This happened to me on Sunday, but not quite with family traditions and rememberings of Christ’s birth. It happened with something slightly broader. My husband and I tried to sing along with friends, as we all tried to sing along with Handel’s “Messiah.” It was the first time for me, and because I am not a strong singer, it was hard. It was also beautiful and powerful, and a fitting tribute-tradition to our Savior’s birth, that I was grateful to experience first hand, in a chapel that I was grateful to sit in first hand, that was so different than the room I generally worship in.

A little while after that, my husband and I went with our sleeping babe to another church’s recreation of the journey to Bethlehem. It involved a 45 minute walk through a wooded path on a dark and frigid night, with a series of guided stops. There were two that gave me pause in the best way. One was to the shepherds watching their flock by night. They spoke amongst themselves, normally, casually, then a light appeared from a place that I wasn’t expecting, and I saw three angels. They spoke gentle, familiar words, and sang via a gentle (if still powerful), familiar song: “Gloria, in excelsis Deo!” And I started to cry. Not because I love the song, though there might have been a measure of that too. I started to cry because each of those speaking, singing angels was a young woman. Aside from a small number of beautiful paintings, I can’t remember ever seeing angels depicted as female. (All of the named angels in the scriptures are male.) The other soul-stirring moment was at the manger.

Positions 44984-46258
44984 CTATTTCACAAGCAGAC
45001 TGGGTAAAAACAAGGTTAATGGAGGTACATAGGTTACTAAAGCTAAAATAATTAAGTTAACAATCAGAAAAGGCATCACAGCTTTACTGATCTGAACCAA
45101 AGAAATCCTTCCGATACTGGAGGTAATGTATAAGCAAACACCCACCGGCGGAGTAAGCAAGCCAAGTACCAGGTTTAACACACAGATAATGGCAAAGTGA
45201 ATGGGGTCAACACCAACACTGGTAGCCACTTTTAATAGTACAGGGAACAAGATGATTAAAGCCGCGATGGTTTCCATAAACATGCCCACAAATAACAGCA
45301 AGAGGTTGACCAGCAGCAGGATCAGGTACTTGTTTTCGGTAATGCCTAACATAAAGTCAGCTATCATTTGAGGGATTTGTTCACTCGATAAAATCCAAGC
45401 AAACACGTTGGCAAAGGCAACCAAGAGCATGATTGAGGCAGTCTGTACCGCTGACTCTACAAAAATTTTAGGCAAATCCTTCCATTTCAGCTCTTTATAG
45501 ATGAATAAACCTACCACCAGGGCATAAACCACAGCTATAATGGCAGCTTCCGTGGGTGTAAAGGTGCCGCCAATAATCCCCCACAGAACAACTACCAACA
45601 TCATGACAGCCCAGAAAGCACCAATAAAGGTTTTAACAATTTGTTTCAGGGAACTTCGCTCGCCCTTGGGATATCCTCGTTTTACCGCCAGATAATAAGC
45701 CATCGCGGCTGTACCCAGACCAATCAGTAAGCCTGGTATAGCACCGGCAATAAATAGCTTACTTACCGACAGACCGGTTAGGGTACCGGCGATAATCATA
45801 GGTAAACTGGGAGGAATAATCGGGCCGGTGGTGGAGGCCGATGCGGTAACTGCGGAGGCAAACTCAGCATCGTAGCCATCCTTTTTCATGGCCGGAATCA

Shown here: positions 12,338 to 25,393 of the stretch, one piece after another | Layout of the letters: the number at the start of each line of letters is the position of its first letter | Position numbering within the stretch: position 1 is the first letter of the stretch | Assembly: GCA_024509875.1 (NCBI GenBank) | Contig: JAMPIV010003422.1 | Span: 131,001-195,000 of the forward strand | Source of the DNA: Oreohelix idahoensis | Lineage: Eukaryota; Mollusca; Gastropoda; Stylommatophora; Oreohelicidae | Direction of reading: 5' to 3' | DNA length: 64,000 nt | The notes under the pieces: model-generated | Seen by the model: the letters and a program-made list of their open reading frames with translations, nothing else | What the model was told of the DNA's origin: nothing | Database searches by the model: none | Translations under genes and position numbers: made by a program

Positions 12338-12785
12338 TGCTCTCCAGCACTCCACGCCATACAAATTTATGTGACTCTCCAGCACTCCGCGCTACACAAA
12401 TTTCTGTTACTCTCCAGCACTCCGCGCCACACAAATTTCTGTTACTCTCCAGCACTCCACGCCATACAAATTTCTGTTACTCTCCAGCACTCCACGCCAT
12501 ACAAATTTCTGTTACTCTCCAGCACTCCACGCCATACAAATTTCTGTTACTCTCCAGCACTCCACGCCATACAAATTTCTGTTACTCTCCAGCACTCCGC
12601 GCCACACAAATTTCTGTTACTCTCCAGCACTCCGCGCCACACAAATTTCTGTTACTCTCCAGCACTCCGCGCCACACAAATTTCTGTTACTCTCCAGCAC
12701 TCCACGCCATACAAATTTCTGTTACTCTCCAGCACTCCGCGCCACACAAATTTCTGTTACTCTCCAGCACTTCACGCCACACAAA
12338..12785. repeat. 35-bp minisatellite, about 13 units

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Visiting Teaching Message December 2014: The Divine Mission of Jesus Christ: Prince of Peace

Click for French Translation/Traduction en français

In what ways does the Savior bring peace to your life?

ww2-warbonds-christmas-adThis is the question posed at the end of the formal December 2014 Visiting Teaching message. Most often the end questions don’t seem to apply to me or the women I visit teach, but I appreciate the idea of inquiry, and the admonition to “seek to know what to share” that is included in the precursory section of each Visiting Teaching message. So I read them, and think about them even if I end up not using them. But…. I thought about that query…. and I thought about Christmas…. and I thought about women through the ages.

I also have a thing for history. I love it. Drawn to the Egyptians as a child, I grew curious about the World Wars as a teen as I wondered about George Santayana’s statement “Those who cannot remember the past are condemned to repeat it.” I grew to believing Santayana, so began a life-long love in seeking the wisdom, hindsight and experiences of those gone before me. Indeed, it surprises no one who knows me that I listen to a collection of dated audio recordings, including my Christmas favourite, Bing Crosby’s 1944 Live Christmas Broadcast.

There is something nostalgically sad, yet hopefully longing and strangely beautiful  to me about Christmas in wartime.